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Drawing Holds Clues to Better Long-Term Memory

After nine weeks, participants were five times more likely to remember words they had drawn than words they had written.

Drawing linked to improved retention of knowledge compared to writing

The person appears to automatically turn the act of drawing into long-term memory”
— Unnur Ottarsdottir

REYKJAVIK, ICELAND, December 28, 2018 /EINPresswire.com/ -- It seems the kids who doodle and draw in their notebooks during class might be onto something.

In a study recently published in the journal ATOL: Art Therapy OnLine, 134 subjects were asked to draw the content of certain words and write other words down. Some participants recalled what they had written and drawn after three weeks, and others after nine weeks. In both cases, words that were drawn were more successfully recalled than words that were written. After three weeks, the median number was two to one in favour of drawn words. After nine weeks, that ratio grew to a staggering five to one in favour of drawing.

“The person appears to automatically turn the act of drawing into long-term memory,” says study author and art therapist Unnur Ottarsdottir. “This is the first time this type of research on such a long-term memory has been conducted worldwide prior to now, as far as we are able to tell, and the findings are very intriguing.”

Ottarsdottir began practising and researching art therapy in the early 1990s. She has published, spoken and taught at conferences and universities around the globe on the subject. Not only is drawing more effective than writing at stimulating long-term memory, says Ottarsdottir, but it is also useful for processing and working through emotions. Ottarsdottir also conducted another related research study with five children who had experienced stress or trauma and had specific learning difficulties. The children drew pictures partly to memorize coursework material, but Ottarsdottir found indications that the drawing could also relate to processing of emotions associated with difficult or traumatic experiences.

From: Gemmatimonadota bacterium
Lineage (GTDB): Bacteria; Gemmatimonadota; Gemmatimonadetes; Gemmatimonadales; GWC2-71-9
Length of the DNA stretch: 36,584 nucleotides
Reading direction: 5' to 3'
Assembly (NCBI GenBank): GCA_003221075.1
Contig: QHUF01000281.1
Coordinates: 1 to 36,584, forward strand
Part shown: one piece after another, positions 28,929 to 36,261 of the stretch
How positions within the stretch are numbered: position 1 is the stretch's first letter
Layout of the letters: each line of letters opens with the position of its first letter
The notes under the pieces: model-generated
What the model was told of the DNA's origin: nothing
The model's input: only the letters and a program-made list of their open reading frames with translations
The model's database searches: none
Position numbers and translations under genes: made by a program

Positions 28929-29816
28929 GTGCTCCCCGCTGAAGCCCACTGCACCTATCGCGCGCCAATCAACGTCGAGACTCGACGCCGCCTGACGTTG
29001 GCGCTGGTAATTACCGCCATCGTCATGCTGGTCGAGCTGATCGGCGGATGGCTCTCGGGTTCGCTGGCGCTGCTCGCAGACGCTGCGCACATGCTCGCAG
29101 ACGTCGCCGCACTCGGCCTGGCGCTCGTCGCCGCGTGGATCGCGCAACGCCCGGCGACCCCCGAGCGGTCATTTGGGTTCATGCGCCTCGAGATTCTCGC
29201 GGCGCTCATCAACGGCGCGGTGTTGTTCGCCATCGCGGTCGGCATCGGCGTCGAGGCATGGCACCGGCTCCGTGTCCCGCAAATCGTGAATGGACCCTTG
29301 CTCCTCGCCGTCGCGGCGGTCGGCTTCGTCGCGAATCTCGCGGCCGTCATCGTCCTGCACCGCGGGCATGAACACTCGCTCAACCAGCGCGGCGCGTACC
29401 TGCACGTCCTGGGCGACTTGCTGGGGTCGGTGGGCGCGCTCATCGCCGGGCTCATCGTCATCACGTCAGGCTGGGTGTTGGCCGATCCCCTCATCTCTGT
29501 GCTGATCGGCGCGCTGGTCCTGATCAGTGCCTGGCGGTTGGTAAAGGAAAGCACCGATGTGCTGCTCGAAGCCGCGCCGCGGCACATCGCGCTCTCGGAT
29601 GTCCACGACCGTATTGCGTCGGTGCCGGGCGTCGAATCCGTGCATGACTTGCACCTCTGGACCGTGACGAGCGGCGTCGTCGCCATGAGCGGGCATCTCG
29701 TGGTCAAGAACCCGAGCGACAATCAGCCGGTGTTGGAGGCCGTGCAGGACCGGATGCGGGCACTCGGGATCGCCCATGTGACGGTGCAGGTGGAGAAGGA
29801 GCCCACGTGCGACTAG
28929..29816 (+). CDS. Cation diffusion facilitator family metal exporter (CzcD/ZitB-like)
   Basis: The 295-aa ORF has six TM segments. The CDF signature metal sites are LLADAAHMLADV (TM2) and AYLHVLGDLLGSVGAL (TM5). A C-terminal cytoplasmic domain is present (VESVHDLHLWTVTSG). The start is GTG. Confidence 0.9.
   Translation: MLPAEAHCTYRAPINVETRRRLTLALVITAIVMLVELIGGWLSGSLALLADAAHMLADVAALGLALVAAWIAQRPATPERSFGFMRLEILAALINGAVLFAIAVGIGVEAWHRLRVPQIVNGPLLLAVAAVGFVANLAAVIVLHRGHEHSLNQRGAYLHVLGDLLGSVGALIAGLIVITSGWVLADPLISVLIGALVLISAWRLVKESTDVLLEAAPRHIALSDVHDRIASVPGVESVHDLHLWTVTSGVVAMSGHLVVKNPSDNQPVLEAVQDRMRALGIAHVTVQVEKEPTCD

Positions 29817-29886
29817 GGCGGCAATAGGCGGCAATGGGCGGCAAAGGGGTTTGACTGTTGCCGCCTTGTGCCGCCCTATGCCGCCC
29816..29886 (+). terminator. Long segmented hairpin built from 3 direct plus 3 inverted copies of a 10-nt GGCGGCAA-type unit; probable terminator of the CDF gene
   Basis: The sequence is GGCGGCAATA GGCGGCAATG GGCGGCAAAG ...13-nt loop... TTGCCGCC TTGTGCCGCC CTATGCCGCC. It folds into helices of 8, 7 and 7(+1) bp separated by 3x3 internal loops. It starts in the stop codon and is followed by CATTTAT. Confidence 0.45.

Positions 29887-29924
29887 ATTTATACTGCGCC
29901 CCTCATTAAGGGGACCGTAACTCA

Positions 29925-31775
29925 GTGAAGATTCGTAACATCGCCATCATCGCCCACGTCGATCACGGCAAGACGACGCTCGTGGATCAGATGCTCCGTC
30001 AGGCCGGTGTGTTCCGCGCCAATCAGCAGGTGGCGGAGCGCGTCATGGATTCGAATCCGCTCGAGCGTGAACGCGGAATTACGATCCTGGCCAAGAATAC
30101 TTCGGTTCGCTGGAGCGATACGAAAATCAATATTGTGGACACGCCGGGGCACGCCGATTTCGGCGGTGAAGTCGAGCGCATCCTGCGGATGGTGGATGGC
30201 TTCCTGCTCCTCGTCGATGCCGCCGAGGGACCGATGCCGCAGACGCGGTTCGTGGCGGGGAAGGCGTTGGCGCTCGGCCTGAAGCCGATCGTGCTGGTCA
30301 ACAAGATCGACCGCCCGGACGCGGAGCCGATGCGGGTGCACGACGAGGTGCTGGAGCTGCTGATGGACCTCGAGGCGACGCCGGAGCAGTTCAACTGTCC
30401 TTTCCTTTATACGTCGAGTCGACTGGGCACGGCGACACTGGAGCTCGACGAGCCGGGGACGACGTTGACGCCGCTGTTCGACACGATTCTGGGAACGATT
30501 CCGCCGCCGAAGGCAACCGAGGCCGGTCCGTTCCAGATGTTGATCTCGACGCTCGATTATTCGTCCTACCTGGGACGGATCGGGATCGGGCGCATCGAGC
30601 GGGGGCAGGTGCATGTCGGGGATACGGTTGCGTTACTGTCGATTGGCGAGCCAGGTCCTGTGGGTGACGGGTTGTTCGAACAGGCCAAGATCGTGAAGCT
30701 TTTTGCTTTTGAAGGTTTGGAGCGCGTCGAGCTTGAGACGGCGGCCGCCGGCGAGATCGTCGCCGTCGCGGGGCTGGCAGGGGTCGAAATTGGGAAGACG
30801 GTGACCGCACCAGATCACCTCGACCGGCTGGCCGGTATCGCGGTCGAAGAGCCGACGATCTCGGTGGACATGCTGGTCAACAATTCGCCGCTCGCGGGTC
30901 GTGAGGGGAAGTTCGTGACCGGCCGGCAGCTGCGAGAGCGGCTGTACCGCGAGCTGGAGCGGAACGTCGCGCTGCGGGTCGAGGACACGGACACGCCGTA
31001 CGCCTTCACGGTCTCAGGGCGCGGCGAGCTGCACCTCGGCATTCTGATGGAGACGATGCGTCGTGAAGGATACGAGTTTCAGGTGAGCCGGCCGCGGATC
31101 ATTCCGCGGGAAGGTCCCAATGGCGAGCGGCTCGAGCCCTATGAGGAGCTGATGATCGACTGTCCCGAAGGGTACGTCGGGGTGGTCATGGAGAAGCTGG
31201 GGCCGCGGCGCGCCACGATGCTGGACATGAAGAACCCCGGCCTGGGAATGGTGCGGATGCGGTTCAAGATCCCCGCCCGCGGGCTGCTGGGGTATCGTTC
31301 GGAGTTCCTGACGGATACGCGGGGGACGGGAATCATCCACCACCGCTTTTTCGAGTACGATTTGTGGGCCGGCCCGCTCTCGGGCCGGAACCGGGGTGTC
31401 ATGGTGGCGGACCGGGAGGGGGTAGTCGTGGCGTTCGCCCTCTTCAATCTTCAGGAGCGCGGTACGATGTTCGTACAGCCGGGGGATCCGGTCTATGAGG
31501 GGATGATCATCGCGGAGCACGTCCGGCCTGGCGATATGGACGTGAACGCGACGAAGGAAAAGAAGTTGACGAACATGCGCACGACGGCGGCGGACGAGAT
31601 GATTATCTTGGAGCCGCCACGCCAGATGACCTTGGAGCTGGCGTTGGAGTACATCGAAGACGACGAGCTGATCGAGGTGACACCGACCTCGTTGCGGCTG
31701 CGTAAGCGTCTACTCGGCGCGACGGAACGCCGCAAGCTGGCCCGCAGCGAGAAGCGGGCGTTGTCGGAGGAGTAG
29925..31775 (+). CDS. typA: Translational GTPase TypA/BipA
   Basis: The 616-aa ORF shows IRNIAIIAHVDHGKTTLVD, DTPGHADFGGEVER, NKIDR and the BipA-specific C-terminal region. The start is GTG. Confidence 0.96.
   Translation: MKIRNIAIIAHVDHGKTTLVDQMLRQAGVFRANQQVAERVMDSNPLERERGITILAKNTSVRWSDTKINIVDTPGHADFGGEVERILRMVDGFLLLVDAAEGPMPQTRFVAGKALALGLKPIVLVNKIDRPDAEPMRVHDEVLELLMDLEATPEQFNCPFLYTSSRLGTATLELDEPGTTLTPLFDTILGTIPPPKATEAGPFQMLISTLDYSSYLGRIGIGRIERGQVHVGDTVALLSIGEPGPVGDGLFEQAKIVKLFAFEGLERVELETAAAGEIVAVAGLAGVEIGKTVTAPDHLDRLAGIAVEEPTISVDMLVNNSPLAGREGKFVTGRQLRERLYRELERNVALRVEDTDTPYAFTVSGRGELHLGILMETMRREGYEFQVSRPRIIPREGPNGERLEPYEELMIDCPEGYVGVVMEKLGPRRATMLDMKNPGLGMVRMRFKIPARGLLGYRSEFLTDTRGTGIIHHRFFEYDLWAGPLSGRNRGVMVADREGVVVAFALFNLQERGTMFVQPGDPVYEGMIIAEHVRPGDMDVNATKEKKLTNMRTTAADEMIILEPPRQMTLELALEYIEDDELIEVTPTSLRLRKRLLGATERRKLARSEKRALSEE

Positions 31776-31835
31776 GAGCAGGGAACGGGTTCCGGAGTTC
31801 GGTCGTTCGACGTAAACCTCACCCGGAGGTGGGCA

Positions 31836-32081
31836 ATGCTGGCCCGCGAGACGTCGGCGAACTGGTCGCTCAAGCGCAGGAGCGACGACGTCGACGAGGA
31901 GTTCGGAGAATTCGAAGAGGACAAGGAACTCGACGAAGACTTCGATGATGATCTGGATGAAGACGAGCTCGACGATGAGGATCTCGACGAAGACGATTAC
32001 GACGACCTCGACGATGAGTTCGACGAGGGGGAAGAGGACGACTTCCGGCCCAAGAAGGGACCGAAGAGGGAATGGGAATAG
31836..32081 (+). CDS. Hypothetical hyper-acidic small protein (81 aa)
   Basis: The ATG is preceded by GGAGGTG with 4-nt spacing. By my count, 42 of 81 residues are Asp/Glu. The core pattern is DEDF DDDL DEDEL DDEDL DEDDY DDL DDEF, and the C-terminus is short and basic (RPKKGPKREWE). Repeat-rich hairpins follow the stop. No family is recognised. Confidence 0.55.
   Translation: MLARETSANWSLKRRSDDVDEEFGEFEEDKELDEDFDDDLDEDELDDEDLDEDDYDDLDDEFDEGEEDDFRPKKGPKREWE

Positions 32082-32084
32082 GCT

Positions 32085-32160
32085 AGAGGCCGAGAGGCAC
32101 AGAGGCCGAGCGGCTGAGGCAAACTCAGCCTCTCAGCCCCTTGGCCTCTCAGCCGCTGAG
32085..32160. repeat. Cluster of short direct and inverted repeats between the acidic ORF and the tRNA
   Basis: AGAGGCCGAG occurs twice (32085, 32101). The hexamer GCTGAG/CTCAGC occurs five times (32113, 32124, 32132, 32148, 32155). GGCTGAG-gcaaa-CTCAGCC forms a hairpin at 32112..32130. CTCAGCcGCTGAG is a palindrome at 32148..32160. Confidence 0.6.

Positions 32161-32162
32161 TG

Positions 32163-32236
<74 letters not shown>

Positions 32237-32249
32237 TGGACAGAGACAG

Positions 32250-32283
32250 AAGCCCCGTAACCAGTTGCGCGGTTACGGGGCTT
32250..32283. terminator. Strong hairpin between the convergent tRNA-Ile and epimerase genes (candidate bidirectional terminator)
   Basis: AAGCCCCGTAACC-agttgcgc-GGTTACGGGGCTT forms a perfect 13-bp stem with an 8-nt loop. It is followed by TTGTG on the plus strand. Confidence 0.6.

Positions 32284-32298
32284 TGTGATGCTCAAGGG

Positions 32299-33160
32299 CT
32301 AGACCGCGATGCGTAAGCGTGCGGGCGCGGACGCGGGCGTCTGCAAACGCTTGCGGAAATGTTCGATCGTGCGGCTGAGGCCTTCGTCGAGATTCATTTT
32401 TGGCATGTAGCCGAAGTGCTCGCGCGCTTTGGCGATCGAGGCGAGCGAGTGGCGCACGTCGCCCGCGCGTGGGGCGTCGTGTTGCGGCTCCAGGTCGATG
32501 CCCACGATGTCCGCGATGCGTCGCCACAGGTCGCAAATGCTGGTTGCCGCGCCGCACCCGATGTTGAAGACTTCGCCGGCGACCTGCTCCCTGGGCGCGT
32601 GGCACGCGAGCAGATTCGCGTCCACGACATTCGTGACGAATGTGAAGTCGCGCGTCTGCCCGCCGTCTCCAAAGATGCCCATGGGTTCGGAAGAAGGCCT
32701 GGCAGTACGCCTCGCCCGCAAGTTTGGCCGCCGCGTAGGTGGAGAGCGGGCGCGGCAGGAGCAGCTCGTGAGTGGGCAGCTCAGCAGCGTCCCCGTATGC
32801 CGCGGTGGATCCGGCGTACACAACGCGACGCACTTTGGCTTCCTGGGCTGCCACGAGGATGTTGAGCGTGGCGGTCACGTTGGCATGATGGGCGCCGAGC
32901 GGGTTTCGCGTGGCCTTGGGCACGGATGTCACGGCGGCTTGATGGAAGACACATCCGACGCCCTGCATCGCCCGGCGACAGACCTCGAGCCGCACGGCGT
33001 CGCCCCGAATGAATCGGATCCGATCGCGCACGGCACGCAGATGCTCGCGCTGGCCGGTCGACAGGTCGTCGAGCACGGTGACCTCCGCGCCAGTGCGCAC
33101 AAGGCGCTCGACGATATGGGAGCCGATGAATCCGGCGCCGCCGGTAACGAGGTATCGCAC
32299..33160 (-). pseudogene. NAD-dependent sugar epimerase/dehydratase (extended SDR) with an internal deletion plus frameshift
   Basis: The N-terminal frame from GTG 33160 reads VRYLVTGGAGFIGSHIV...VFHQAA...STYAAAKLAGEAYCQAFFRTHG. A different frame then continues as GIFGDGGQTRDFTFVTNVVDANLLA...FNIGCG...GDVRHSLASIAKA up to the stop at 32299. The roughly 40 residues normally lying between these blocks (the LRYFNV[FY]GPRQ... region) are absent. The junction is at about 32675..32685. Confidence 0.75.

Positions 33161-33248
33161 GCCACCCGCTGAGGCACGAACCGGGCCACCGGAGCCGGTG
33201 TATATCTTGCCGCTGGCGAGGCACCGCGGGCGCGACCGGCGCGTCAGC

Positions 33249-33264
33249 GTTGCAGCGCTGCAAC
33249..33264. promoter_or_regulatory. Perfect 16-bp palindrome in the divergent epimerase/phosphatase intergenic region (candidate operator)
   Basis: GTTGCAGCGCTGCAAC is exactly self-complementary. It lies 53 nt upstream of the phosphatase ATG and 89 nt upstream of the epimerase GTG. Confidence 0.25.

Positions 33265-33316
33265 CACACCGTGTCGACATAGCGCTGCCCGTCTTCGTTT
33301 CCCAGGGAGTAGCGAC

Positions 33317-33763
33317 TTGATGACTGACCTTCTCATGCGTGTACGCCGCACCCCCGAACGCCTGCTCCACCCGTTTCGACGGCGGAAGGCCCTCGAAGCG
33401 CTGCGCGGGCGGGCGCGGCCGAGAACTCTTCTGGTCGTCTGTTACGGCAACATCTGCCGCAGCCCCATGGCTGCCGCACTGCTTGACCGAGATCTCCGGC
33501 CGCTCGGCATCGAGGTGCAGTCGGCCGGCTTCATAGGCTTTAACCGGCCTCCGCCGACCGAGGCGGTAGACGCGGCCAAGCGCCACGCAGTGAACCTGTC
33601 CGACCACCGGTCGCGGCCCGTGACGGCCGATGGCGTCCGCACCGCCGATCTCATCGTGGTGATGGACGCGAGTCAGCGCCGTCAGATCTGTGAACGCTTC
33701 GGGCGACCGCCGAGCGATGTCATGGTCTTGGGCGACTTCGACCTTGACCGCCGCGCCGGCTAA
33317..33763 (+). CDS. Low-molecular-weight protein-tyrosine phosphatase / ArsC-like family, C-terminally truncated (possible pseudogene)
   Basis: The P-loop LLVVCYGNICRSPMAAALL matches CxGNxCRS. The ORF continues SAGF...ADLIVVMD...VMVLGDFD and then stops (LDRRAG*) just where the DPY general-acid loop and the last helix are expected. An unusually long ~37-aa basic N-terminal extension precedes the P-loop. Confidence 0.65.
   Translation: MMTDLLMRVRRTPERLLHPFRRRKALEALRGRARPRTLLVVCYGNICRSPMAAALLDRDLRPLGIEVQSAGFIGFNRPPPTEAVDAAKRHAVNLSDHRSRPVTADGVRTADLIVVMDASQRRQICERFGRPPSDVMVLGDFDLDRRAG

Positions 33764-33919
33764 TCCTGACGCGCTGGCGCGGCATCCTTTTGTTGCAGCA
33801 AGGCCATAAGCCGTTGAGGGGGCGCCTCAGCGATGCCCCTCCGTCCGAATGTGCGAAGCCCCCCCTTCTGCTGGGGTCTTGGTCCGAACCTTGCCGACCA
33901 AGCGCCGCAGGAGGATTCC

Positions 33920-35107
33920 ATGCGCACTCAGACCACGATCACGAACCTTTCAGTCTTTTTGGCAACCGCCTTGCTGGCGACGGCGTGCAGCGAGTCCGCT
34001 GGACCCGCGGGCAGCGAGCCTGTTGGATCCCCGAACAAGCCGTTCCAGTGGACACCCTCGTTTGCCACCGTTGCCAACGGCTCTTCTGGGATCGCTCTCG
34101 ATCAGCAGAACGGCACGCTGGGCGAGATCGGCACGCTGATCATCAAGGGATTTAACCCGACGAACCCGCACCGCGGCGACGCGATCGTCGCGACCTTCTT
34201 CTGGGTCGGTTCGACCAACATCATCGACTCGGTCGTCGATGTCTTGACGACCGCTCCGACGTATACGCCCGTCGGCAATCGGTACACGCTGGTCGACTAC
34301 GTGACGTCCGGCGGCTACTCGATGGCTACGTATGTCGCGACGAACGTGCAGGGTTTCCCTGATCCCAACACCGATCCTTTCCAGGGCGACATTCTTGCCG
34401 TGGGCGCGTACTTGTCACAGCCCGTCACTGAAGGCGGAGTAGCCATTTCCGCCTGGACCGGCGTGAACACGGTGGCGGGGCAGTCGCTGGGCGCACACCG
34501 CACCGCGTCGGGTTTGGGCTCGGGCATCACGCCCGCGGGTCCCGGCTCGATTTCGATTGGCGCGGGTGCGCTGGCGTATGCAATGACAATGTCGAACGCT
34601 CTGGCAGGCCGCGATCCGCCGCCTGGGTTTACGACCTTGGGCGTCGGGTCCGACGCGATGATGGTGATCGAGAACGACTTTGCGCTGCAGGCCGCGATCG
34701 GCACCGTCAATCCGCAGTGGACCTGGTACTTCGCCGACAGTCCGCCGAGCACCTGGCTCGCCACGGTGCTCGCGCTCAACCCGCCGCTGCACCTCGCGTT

“It appears that in drawing, the children often manage to express vulnerable and complex feelings more easily than they do when speaking,” says Ottarsdottir. “Art therapy theories and methods are important in order to understand this process, and we hope that we can learn more about how art making can help us make further breakthroughs in this area in future studies.”

Ottarsdottir is available for interviews about the study and its findings by clicking on the contact information included in this release. The full paper on the experiment, “Processing Emotions and Memorising Coursework through Memory Drawing,” was published in ATOL: Art Therapy OnLine, and can be viewed at http://journals.gold.ac.uk/index.php/atol/article/view/486/pdf.

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Unnur Ottarsdottir
Art Therapy Ottarsdottir
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